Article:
Maxwell Air Force Base , officially known as Maxwell-Gunter Air Force Base, is a United States Air Force (USAF) installation under the Air Education and Training Command (AETC). The installation is located in Montgomery, Alabama, US.
Under Air University are three principal schools that provide various levels of Joint Professional Military Education (JPME). The first is Squadron Officer School (SOS), a nearly 2 month program oriented towards First Lieutenants and Captains in the Regular Air Force, Air Force Reserve and Air National Guard. The second, Air Command and Staff College (ACSC) is a year long program for Air Force officers (to include Air Force Reserve and Air National Guard), Department of Defense civil servants in the grade of GS-13, as well as select officers from other U.S. and Allied armed forces in the rank of Major, Lieutenant Commander, Squadron Leader or equivalent. ACSC is considered "intermediate" level JPME. The third program, Air War College (AWC) is also a year long program and selects students from the same sources as ACSC, but the minimum rank for attendance rises to Lieutenant Colonel, Commander, Wing Commander or equivalent or DoD civil servants in the grade of GS-14. AWC is considered "senior" level JPME.
In addition to the in-residence programs at Maxwell, all three programs are availble in correspondence/distance learning formats, while ACSC and AWC are also available in seminar formats at select USAF installations world-wide.
Maxwell AFB also hosts the Air Force Officer Accession and Training Schools (AFOATS), which has oversight for two of the Air Force's three officer commissioning programs, Air Force Reserve Officer Training Corps (AFROTC), which is headquartered at Maxwell and Air Force Officer Training School (OTS), which is headquartered and conducted at Maxwell AFB, having relocated from Lackland AFB, Texas in the 1990s. Capitalizing on the new facilities built for OTS in the 1990s, in 2008 Maxwell also became the only base hosting the annual summer Field Training (FT) encampments for college AFROTC cadets that they must attend before commencing their junior year of college. The Civil Air Patrol's corporate and joint CAP-USAF headquarters is also located at Maxwell.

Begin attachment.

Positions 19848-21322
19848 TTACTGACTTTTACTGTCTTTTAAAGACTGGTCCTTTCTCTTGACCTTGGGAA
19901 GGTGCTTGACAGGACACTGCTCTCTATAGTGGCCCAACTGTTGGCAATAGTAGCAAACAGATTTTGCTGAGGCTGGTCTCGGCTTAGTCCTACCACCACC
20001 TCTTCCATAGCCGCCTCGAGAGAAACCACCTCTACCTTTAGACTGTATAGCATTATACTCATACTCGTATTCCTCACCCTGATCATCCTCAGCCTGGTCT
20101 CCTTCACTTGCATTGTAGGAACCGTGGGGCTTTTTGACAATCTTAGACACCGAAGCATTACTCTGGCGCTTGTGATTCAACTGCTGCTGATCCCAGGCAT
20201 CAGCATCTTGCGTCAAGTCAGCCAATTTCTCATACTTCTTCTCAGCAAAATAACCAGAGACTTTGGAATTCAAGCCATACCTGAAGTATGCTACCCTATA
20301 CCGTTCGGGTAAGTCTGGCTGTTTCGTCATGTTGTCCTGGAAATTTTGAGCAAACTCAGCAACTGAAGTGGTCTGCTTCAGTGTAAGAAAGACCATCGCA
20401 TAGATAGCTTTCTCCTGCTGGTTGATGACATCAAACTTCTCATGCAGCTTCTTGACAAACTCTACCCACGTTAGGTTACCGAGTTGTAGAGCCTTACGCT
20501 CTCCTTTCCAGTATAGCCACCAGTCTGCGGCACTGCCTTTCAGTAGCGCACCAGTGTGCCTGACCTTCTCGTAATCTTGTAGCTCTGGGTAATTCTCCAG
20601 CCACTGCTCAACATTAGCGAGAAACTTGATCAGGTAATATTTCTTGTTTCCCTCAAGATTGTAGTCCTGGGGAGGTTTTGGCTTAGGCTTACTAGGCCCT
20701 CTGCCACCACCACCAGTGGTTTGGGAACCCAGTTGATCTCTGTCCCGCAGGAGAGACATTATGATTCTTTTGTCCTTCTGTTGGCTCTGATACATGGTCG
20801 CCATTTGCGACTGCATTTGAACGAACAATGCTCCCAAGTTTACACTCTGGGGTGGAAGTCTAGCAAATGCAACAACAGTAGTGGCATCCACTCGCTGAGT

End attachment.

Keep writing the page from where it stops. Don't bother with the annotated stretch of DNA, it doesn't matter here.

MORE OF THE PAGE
The only operational flying unit at Maxwell is the Air Force Reserve Command's 908th Airlift Wing (908 AW) and subordinate 357th Airlift Squadron (357 AS), which operates eight C-130H aircraft. As an AFRC airlift unit, the 908th is operationally gained by the Air Mobility Command (AMC).
Gunter Annex is a separate installation under the claimancy of Maxwell AFB. Originally known as Gunter Field, it later became known as Gunter Air Force Station (Gunter AFS) when its runways were closed and its operational flying activity eliminated. As a hedge against future BRAC closure action, Gunter was consolidated under Maxwell AFB to create a combined installation known as Maxwell/Gunter.
The field served as a repair depot during World War I. In fact, the depot built the first plane made in Montgomery and exhibited it at the field on 20 September 1918. Repair activity at the depot was sharply curtailed at the end of the war. The field went through several name changes; but, finally, on 8 November 1922, the War Department redesignated the depot as Maxwell Field. The depot's first official flying mission was carried out after that. Observation missions originated there in 1927–1929. Pilots from the field were also involved in completing the first leg of a test designed to establish an airmail route between the Gulf Coast and the northern Great Lakes area. The successful test played a major role in the eventual establishment of permanent airmail service in the Southeast.
In March 1929, personnel at Maxwell provided flood relief to citizens of Montgomery. This was the first time at which food and supplies were airdropped by U.S. military forces during a major civilian emergency. The depot was chosen as the new location for the Air Corps Tactical School in 1929, with the school transferring from Langley Field, Virginia, after completion of construction, opening 15 July 1931. The school evolved into the Air Force's first tactical center until the imminence of American involvement in World War II forced a suspension of classes in June 1940 that resulted in permanent closure of the school.
One of the school's notable achievements was its development of two aerial acrobatic teams: the "Three Men on a Flying Trapeze", put together by then-Captain Claire L. Chennault in 1932, and the Skylarks in 1935. In 1940, it was announced that the installation was to be converted into a pilot-training center. During following years, Maxwell was home to six different schools that trained U.S. military aviators and their support teams for wartime service. As World War II progressed, the number of required pilot trainees declined, and the Army Air Forces decided not to send more aircrew trainees to Maxwell Field. However, in July 1943, the Army Air Forces announced a specialized school for pilots of four-engine aircraft. The first B-24 Liberator landed at the field later that month. In early 1945, B-29 Superfortress bomber training replaced the B-24 program.
Air University, an institution providing continuing military education for Air Force personnel, was established at Maxwell in 1946, prior to the Air Force becoming an independent service. Today, it remains the main focus of base activities. In 1992, the 3800th Air Base Wing was disbanded and the 502nd Air Base Wing took over as the host wing, which two years later gave way to the current 42nd Air Base Wing.